20 Aug 2022 5:43 AM GMT
In an unprecedented development, a heated verbal exchange took place between Justice Abhijit Gangopadhyay and lawyers of the Calcutta High Court on Thursday after the judge allowed journalists present in the courtroom to make a video recording of the hearing pertaining to the illegal appointment of teachers in the state-run schools of West Bengal. Justice Gangopadhyay had directed six...
In an unprecedented development, a heated verbal exchange took place between Justice Abhijit Gangopadhyay and lawyers of the Calcutta High Court on Thursday after the judge allowed journalists present in the courtroom to make a video recording of the hearing pertaining to the illegal appointment of teachers in the state-run schools of West Bengal.
Justice Gangopadhyay had directed six allegedly illegally appointed teachers to appear before the Court in person on Thursday including daughter of arrested TMC leader Anubrata Mondal in connection with an allegation that she and five others were appointed in primary schools without having cleared the Teachers' Eligibility Test (TET). The petitioners had claimed that some people closely related to Mondal had been given jobs as teachers, including Sukanya, who had allegedly never visited Kalikapur Primary School in Birbhum, where she was employed.
Mondal, the party's Birbhum district president, is currently in the custody of the CBI in an alleged cattle smuggling case after a Division Bench refused him protection from arrest.
Justice Gangopadhyay had earlier ordered CBI investigation in a number of cases of alleged irregularities in appointment of teaching and non-teaching staff in West Bengal government-sponsored schools in the State.
At the outset of the hearing on Thursday, the judge stated in open court that he would permit journalists to film proceedings of the case on their phones contrary to established practice. It may be noted that recording of court proceedings is banned as per the Supreme Court's rules on video conferencing which stipulate that any unauthorised usage of live-streaming will be punishable under the Indian Copyright Act, 1957, Information Technology Act, 2000, and other provisions of law, including the law of Contempt.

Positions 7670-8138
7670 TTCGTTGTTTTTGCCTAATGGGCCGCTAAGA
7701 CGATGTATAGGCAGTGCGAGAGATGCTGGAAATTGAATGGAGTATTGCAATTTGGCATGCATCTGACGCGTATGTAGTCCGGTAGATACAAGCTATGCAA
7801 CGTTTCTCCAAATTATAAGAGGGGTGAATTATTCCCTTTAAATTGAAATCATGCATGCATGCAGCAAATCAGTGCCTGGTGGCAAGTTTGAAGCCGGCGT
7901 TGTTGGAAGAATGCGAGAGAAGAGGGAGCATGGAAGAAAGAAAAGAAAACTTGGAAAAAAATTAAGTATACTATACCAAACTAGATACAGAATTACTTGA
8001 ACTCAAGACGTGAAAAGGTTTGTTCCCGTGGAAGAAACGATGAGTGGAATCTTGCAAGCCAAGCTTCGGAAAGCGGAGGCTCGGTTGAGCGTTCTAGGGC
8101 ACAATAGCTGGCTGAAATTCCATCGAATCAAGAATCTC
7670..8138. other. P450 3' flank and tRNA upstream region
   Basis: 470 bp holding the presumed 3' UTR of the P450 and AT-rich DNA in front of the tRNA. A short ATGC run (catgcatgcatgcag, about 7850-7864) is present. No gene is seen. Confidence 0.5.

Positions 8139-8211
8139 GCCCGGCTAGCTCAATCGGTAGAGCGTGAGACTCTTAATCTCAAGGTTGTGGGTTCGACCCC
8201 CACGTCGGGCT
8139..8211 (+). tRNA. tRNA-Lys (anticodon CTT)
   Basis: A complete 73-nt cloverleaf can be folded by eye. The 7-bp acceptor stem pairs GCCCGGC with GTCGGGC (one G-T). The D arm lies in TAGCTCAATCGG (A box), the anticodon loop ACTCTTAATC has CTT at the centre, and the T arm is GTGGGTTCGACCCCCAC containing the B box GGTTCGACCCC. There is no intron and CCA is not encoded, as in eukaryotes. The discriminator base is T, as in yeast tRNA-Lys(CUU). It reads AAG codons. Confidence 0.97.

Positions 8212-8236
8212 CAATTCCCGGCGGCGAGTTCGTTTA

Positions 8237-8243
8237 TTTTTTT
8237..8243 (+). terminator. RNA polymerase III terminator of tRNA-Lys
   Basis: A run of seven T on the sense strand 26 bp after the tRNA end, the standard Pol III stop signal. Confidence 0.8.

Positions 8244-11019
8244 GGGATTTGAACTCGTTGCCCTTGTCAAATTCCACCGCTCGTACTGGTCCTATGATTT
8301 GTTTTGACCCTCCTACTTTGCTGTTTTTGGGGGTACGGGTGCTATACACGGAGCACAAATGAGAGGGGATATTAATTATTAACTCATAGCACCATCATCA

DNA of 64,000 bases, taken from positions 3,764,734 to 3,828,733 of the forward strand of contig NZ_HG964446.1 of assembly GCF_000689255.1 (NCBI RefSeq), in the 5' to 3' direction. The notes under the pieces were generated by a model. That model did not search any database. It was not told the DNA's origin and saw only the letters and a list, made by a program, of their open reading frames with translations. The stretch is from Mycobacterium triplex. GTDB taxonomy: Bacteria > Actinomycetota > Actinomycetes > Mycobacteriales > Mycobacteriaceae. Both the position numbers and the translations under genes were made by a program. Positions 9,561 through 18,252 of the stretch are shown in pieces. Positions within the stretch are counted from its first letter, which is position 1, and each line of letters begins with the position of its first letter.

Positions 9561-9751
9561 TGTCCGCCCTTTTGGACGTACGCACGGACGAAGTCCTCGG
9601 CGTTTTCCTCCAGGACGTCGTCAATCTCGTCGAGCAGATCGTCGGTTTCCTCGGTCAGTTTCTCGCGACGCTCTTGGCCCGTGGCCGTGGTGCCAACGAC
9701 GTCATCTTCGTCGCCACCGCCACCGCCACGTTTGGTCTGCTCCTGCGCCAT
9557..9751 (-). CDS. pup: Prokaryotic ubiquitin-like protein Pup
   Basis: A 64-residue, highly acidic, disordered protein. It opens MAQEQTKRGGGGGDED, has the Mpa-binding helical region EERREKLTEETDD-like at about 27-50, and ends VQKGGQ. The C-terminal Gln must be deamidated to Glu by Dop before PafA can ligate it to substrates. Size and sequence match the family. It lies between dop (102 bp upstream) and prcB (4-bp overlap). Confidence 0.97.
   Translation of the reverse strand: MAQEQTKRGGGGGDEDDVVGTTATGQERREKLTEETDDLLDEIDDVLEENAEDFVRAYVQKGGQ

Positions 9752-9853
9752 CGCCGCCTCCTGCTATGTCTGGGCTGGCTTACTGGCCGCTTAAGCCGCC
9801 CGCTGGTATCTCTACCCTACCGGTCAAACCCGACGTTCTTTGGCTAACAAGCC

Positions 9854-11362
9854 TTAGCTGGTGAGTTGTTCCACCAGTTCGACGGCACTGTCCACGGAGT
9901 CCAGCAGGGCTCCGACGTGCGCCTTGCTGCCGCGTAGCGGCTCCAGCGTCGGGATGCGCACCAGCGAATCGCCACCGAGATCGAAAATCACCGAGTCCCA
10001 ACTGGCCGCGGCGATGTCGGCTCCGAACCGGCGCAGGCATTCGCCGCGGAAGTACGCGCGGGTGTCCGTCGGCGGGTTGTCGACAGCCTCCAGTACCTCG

However, several lawyers present in the courtroom objected to this including senior advocate and former Congress MLA Arunava Ghosh who urged the judge not to turn the courtroom "into a bazaar". The senior counsel who is representing Sukanya Mondal in the case, is also the president of the Calcutta High Court Bar Association.
Addressing the judge, the senior counsel also remarked that there are rumours that the journalists also visit Justice Gangopadhyay in his chambers.
Responding to the allegation, Justice Gangopadhyay replied: "Yes, They go to my chamber. So, what's the objectionable thing in that?". Taking grave objection, the judge also said that he would charge senior advocate Arunava Ghosh with contempt of court and also send him to prison.
To this, Ghosh remarked, "I know, my Lord, how to deal with a judge..you do not know the law".
"I also know how to deal with a hooligan like you," Justice Gangopadhyay retorted.
At this point, another counsel intervened and claimed that he had not seen the judge pass a single judgment in the last six years. To this, Justice Gangopadhyay said, "Not passed a single judgment? You have not read anything. You don't know take facts."
Justice Gangopadhyay further warned the lawyers from using "unparliamentary language" in the courtroom and reiterated that he would slap contempt of court charges against the lawyers. In response, the errant lawyers audaciously remarked that the judge should go ahead and issue a rule of contempt against them and that the matter could then be taken up judicially.
Another lawyer representing three of the accused persons also took objection to the judge's remarks. Addressing the lawyer, Justice Gangopadhyay further remarked, "I have already decided what will be the order today. Don't show me your red eyes".
Surprisingly, the agitated lawyers responded in unison "We shall show". "If you show, I will hold you in contempt", Justice Gangopadhyay retaliated.
The judge then proceeded to dictate the order. Requesting the judge to decide the case solely on merits, senior advocate Bikash Ranjan Bhattacharya implored, "Let the matter be taken on merit".
The judge consequently listed the matter for further hearing on September 1.
Justice Gangopadhyay had earlier also found himself to be embroiled in controversy after he passed a scathing order taking grave objection to a Division Bench of the High Court directing him to accept documents in a 'sealed cover' pertaining to the case relating to illegal appointment of 'Group-D' staff in State-run schools. Recording his displeasure, the judge had observed, "I do not know what this court will do with a sealed cover in this proceeding when the hand of this appeal court has been tied by the above observation. I have been prevented from taking any consequential step on going through the said affidavit of assets."